"Database with telephone confirmation was conducted to assess the prevalence of use of the RBR. Part 1: Questionnaire mailed to a random sample of 100 RBR users. were utility of, helpfulness of, and suggestions for the RBR. Descriptive analysis was employed. Part 2: Retrospective chart review of well-baby visits by 38 FP/GPs using student t-tests and factor analysis. were well-baby visit documentation of growth, nutrition, safety issues, developmental milestones, physical examination, and overall comprehensiveness. The RBR was used by 78.5% (402/512) of successfully contacted FP/GPs who did well-baby care in these 3 cities. Part 1: Questionnaire respondents (N = 41/100) used the RBR in several ways, and found it most helpful for assessing healthy child development, charting/recording the visits, managing time effectively, addressing parent concerns, identifying health problems, and identifying high risk situations. The RBR was seen to be least helpful as a tool for managing or for referring identified health problems. Part 2: Charts from a total of 1,378 well-baby visits on 176 children were audited. Well-baby care provided by the 20 FP/GPs who used the RBR compared to that by the 18 non-users was statistically more likely to include documentation of type of feeding (p = 0.023), discussion of safety issues (p < p =" 0.001)," p =" 0.097)," p =" 0.828).">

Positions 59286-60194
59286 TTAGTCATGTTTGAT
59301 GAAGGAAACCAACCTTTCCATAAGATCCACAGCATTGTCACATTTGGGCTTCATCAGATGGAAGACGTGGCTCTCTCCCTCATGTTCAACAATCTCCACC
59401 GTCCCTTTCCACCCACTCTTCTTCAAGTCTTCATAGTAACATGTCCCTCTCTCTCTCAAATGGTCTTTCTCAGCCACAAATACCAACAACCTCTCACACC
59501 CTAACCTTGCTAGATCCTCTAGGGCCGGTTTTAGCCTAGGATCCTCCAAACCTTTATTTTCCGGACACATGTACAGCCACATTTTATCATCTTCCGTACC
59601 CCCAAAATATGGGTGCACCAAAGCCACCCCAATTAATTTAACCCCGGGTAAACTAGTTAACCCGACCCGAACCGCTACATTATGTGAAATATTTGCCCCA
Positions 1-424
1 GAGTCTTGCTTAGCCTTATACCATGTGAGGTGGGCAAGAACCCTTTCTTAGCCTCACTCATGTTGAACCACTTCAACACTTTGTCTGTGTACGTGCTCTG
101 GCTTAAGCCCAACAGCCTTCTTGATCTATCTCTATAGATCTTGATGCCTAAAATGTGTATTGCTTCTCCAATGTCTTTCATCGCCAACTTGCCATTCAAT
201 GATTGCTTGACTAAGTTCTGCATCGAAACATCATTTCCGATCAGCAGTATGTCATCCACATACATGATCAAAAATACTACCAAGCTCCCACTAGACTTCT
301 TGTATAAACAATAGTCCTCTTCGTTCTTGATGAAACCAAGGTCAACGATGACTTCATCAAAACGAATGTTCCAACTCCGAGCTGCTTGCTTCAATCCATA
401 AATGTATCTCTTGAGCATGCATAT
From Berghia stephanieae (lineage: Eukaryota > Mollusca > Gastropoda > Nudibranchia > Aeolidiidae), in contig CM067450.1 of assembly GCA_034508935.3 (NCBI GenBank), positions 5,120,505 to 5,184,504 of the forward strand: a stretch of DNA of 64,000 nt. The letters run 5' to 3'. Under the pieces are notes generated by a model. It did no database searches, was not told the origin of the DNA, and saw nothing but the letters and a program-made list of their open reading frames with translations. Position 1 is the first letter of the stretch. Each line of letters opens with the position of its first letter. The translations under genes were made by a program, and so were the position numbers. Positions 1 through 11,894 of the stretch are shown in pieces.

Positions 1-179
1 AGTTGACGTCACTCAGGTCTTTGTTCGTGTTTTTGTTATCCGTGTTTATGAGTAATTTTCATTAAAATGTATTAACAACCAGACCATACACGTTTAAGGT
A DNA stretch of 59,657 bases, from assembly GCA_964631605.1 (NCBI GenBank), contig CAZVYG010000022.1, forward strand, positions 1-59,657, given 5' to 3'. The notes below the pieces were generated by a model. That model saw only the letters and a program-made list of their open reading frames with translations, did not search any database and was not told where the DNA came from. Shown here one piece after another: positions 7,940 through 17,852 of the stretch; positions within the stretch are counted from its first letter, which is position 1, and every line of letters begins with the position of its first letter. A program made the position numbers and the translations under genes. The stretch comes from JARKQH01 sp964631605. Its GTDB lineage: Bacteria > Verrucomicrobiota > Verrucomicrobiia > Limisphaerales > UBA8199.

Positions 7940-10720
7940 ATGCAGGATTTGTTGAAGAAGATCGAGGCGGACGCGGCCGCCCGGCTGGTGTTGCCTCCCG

The researchers concluded: "The Rourke Baby Record has become a de facto gold standard clinical practice tool in knowledge translation for pediatric preventive medicine and health surveillance for primary care pediatric providers."
Rourke and colleagues published their study in BMC Family Practice (The Rourke Baby Record Infant/Child Maintenance Guide: do doctors use it, do they find it useful, and does using it improve their well-baby visit records? BMC Family Practice, 2009;10():10).